So many PM articles focus on the nuts and bolts of project management practices. In this post, LeRoy Ward focuses on how to lead projects and project teams. I can’t agree with the need for authenticity enough (sin #5). As one of the commenters points out, being authentic is about being the genuine you. You don’t have to highlight your warts for everyone to see, but it’s OK to admit that you don’t know the answer while also demonstrating confidence in your ability to figure it out (hint: that doesn’t mean you have to do it by yourself…see sin #2).

LeRoy’s suggestion that you act as the CEO of your project (sin #1) has come into to sharper focus for me recently. I’ve worked on many projects where getting all the details right was more important than getting the project done. I’m not suggesting that buggy or half-baked software should go into your production environment, but PMs should be looking for ways to get working portions of software projects in the hands of the customers as early as possible. In the past few years, I’ve started evangelizing about how a system waiting to go to production provides no value to the organization.

Check out the article. It’s a good read.

NOTE: Projects At Work requires registration to read. This will result in some graymail, but Projects At Work consistently delivers good content to my Inbox as well.

When the Customer Insists on the “Wrong” Design

GarageI was recently confronted with a familiar situation: a customer telling my team how to design the system during a requirements session. For those of you unfamiliar with application development projects, let me explain the scenario this way; you’re building a new house and you tell your architect that you will need a place to store all of your gardening tools and lawn equipment. You instruct her to design a second-story storage area into your garage. “Wait,” says the architect, “I think I can get you all the storage that you need if we just add a built-in shed on the back of the garage.”

“No,” you insist, “the second-floor storage area is just the ticket.” What should the architect do? What should my development team do? The way I see it, we have a handful of choices:

  1. Beg for forgiveness (not permission) and do it the right way our way.
  2. Debate with the customer until we’re blue in the face about the right way to do it.
  3. Sell the customer on the right approach our approach.
  4. Throw our hands up and walk away form the project.
  5. Just Do It (the customer way).

Here’s what happens in the first four scenarios above:

  1. We tick off the customer, probably miss their vision and end up owning (responsible for) the feature/process/system in the end.
  2. We tick off the customer, waste a ton of time debating over pointless details and end up right back where we started.
  3. We convince the customer our approach is best, probably miss their vision and end up owning the feature/process/system in the end.
  4. Tick off the customer, get reprimanded for not making it work and hopefully don’t get fired or sued.

More often than not, the best approach is to swallow our pride and “Just Do It.” I know what you’re thinking. I’m taking the easy way out. “Just Do It” the customer way and then blame them when the project goes down in an inferno of failure. Except, that is not what I’m recommending. No, what I’m suggesting is that there is a strong possibility that neither of you is right and that by insisting that you are (or even quietly believing you are), you are setting the project up for failure.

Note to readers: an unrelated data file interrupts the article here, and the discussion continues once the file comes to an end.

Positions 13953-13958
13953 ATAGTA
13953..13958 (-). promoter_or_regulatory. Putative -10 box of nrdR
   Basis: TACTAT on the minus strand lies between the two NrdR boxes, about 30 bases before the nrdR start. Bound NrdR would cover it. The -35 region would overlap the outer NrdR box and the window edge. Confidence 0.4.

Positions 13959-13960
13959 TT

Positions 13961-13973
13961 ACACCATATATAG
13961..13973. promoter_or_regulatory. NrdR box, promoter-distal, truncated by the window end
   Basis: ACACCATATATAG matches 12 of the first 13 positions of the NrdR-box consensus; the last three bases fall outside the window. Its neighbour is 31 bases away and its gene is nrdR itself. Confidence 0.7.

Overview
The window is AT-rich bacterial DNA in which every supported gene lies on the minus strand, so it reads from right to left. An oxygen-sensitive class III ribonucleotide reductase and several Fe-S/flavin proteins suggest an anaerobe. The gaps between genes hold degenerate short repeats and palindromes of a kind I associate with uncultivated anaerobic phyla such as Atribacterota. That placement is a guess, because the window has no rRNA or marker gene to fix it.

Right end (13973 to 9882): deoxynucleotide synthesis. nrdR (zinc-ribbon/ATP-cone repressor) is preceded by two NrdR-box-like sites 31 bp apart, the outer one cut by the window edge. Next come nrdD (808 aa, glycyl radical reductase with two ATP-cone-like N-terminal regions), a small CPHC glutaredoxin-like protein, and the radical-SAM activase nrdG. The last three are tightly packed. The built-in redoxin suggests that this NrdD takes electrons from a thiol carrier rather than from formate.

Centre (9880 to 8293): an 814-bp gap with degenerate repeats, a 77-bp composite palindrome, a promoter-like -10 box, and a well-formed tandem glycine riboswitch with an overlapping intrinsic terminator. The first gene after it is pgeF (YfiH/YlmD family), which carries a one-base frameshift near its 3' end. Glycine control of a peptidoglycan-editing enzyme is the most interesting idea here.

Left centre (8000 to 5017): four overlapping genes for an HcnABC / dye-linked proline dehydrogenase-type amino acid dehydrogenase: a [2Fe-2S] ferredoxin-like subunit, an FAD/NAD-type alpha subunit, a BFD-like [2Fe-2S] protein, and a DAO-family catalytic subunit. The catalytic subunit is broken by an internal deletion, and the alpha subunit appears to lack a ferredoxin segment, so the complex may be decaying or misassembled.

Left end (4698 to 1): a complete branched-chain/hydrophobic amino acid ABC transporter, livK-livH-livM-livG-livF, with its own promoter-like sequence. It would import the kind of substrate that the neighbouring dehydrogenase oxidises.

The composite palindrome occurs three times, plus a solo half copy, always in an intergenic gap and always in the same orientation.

How can this be, though? Developers know how to write software. We’ve studied database normalization,  object relational mapping, decoupling and user experience design. We’re the experts…in software design. But are we experts in the customer’s business? While we may have years of subject matter experience, how well do we understand our customer’s specific business processes?  Even if we have spent many years inside the customer’s team, working with them and their current systems, we may not understand their vision for the project. Heck, even the customer may not truly understand their vision for the project.

As an Agile practitioner, I believe that respecting the customer’s requirements is important. It’s important not just because the agile manifesto says so, but because (along with the rest of the principles covered in the manifesto) it’s the most effective way to uncover the real requirements. I’m not suggesting that we should blindly follow the customer’s lead into a situation that my team or I believe to be ill-conceived. I’m saying that we should respectfully explore the customer’s ideas. Doing so in small, well-planned chunks will usually bring more clarity to the goal that the customer is trying to achieve. So maybe I should rephrase my approach as “Just Go With It.” By exploring the customer’s vision/concept/requirement, we allow ourselves to understand more about them, while also showing the customer that we are listening to them. Not only does this improve our understanding of the customer’s vision, but it also develops credibility with the customer, which hopefully makes it more likely for them to respect you and your vision down the road.

First Post

Wayne and Garth standing togetherI’m launching the blog with all of the fanfare and pomp reserved for new public-access cable TV shows. If this goes as planned, my first post will pass quietly like the sound of a tree falling in an empty forest. Instead of searching for something profound and meaningful to use as the cornerstone for this little encyclopedia of Keil, I decided to just blurt out something and avoid all of the procrastination normally associated with trying to write the perfect post.

Fortunately, today revealed a pretty good topic for discussion when we extended an offer for a new staff member who is a former co-worker that I’m really excited to work with again. We won’t have his response for a couple of days still, but the incident brings to light something that I think is very important for project managers and those in leadership positions in general: The power of a positive (or hopeful) viewpoint. Three weeks ago, I learned that one of my developers had taken a position with another organization. She was a fantastic contributor on our team and we all knew that she would be tough to replace. It would have been easy at that point to focus on the problem (“great, we’ll never find another Lisa”) and skulk about, projecting that negative attitude on my team.

In my opinion, good leaders regularly find opportunity in the challenges they face. Now I’m aware that some situations have no silver lining and simply require the team to grind out the problem. In most cases, however, opportunities can be found by looking at the issues through the right lens. In our recent situation, the challenge of losing a good team member brought the opportunity to bring on someone who will be even better. Even in those cases where little or no chance for benefit can be seen, remember that a positive outlook that is focused on the end goal will help your team drudge through to a resolution.